Does your incentive program REALLY drive performance?
You probably know someone, don't you, who is a star performer who believes that her achievements go unrewarded?
If so, you probably also know an underachiever who gets more than he deserves.I
s there any greater disincentive to the high performer than knowing that under-performance seems to be equally rewarded?
Should there be a moratorium on bonuses?
I've talked about the value of incentives before, but it keeps coming to mind as I talk to senior executives who don't seem to have spent any time at all considering whether their incentive plans are working as intended … or whether they need to be revised.
In some ways, it reminds me of the comment that Bloomberg attributed to Barney Frank, chairman of the House Financial Services Committee, during the $20 billion bonus scandals during the 2008-2009 financial meltdown.
According to Bloomberg, this was his comment …
“There should be a moratorium on bonuses. If nobody gave them, there wouldn't be a competitive aspect.”
Is your bonus program tied to performance?
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Leave it to a feckless Washington pol to conclude that the competitive spirit that fuels American enterprise should be eliminated. Sure, there were … and are … egregious excesses in executive compensation that are captured in headlines every day and are totally disconnected to performance.
Without question, corporate governance standards are abused by boards of directors who’ve approved these packages.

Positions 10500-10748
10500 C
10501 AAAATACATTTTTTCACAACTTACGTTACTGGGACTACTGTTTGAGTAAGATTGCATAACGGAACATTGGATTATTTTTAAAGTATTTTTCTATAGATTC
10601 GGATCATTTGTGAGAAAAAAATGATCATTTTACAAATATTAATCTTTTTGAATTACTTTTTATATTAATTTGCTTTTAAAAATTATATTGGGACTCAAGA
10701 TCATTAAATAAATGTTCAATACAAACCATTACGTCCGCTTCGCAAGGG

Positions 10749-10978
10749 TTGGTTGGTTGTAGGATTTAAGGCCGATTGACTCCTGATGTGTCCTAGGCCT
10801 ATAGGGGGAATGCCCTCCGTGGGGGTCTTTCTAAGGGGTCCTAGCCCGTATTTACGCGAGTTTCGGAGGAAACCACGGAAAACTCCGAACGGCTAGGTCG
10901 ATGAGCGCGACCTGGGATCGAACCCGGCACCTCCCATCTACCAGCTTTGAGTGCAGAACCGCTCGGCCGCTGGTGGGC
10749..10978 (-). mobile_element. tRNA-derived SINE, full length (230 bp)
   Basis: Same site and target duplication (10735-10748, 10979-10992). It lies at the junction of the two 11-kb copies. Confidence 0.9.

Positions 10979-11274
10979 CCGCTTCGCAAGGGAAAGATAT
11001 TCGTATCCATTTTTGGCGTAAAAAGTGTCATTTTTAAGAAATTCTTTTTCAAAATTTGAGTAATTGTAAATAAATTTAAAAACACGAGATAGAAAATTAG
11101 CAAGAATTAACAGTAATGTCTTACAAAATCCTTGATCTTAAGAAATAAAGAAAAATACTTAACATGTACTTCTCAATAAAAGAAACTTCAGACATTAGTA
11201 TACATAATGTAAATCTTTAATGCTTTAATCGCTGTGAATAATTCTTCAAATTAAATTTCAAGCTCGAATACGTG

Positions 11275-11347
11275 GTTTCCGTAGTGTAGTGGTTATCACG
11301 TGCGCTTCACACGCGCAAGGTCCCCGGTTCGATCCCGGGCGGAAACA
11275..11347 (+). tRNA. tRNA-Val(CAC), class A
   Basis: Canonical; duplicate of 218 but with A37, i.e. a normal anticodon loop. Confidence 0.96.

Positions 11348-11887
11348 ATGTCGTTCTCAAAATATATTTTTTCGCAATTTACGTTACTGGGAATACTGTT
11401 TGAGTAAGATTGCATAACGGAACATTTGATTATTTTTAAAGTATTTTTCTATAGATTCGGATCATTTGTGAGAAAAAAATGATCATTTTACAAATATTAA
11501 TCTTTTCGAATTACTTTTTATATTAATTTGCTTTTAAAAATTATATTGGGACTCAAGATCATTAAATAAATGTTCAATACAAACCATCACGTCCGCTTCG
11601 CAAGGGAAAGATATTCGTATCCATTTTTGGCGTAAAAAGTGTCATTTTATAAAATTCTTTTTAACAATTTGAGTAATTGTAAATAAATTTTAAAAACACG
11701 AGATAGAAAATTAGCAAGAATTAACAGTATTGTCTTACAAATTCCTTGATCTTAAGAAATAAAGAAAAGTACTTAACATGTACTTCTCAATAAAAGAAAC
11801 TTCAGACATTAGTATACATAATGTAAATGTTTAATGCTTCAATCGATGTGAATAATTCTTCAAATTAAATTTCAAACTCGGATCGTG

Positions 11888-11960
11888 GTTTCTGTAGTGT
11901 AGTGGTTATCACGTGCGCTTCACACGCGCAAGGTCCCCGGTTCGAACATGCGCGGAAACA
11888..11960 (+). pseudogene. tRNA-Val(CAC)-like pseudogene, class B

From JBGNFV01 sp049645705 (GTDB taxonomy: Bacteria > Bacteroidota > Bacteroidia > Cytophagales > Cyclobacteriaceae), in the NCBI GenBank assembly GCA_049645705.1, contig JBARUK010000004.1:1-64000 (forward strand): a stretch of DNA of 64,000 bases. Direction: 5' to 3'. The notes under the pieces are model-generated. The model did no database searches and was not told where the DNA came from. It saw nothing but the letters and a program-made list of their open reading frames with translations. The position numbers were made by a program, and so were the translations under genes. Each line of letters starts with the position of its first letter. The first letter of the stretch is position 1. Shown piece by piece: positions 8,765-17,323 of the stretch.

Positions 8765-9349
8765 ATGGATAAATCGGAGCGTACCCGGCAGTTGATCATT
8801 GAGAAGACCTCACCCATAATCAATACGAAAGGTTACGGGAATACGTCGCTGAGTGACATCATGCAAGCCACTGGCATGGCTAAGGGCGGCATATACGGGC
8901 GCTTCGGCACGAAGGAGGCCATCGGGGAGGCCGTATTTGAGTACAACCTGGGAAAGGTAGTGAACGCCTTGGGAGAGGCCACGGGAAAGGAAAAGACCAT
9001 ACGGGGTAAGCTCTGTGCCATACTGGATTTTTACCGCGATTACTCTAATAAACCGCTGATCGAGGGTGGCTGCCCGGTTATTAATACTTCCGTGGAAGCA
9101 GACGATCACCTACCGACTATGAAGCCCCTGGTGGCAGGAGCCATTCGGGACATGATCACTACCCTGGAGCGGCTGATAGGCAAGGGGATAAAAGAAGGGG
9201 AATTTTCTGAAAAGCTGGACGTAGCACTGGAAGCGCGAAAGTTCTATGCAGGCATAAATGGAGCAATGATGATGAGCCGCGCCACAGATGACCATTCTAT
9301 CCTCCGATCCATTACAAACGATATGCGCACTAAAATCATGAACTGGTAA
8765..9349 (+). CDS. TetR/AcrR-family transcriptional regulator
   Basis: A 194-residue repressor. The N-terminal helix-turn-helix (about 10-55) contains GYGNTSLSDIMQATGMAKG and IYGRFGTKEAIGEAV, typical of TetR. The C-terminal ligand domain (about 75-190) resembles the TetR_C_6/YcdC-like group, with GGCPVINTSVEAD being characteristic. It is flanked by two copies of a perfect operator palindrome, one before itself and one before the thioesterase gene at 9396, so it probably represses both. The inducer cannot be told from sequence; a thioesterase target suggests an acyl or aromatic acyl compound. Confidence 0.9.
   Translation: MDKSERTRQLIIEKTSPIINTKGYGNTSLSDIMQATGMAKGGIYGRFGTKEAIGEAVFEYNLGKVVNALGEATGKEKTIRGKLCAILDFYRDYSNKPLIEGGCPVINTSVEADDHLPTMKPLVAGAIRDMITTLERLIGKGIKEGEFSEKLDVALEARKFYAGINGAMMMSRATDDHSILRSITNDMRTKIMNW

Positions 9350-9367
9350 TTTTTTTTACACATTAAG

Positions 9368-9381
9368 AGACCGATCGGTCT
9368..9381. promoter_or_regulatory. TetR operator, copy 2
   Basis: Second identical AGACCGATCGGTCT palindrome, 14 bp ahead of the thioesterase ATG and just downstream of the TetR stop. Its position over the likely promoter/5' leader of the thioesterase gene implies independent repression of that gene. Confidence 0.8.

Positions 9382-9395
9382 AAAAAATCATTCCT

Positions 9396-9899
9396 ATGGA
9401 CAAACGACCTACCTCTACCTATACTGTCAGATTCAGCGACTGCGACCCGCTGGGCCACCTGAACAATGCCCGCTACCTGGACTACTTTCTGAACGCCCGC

Get rid of the Humongous Bonus Fantasy
But, once we dispel the fantasy in which every executive has a beach house in Carmel with a yacht in a nearby marina, we realize that our revulsion at excessive compensation packages is not really their size (except maybe for a twinkle of covetousness).
Our distaste comes when we learn that top executive pay has nothing to do with individual or company performance … or the best interests of the shareholders.
Incentives should encourage superior performance
If you haven't looked at your incentive plans recently, it's time. Most executives don't know whether they're working as expected … just that they're functioning.
The lesson for us is that creating incentives to drive superior performance should be the crucible of executive compensation. Unfortunately, save for a few activists, shareholders exercise this responsibility like nudists use a bathing suit. Most don’t. Shareholders and employees stand to gain significantly from properly applied incentives throughout the organization, not just at the top.
Are incentives aligned with the goals of the organization?
As you examine your existing incentive plans … or contemplate new ones, make sure that they're aligned with a clear Strategery that has been defined using S.M.A.R.T. objectives that can be equally applied to executive performance.
- They must be SPECIFIC objectives so we understand exactly what is expected.
- They must be MEASURABLE so we can evaluate whether progress is being made toward their achievement.
- The company, and its top executives, must be ACCOUNTABLE for them so that it’s clear who owns the job of meeting those objectives.
- They also need to be REALISTIC so they don’t just represent a wish list, and
- TRACKABLE so that progress can be measured against specific milestones and deadlines.
Get it in writing and see a real difference
Once your strategy is clear and your S.M.A.R.T. goals are sent, make sure you translate those same S.M.A.R.T. characteristics to individual goals and objectives for top executives.
A goal and performance management system, distributed throughout the organization … easily done these days using web technology … is the linchpin of a successful incentive program … and that, my friends, is the cornerstone of superior performance.
Have you examined your incentive plans?
Question: When was the last time you took at a close look at your incentive plans … all of them that may be scattered across your organization?
Are they really working the way you intended? Is there any reason you can't change them so they will?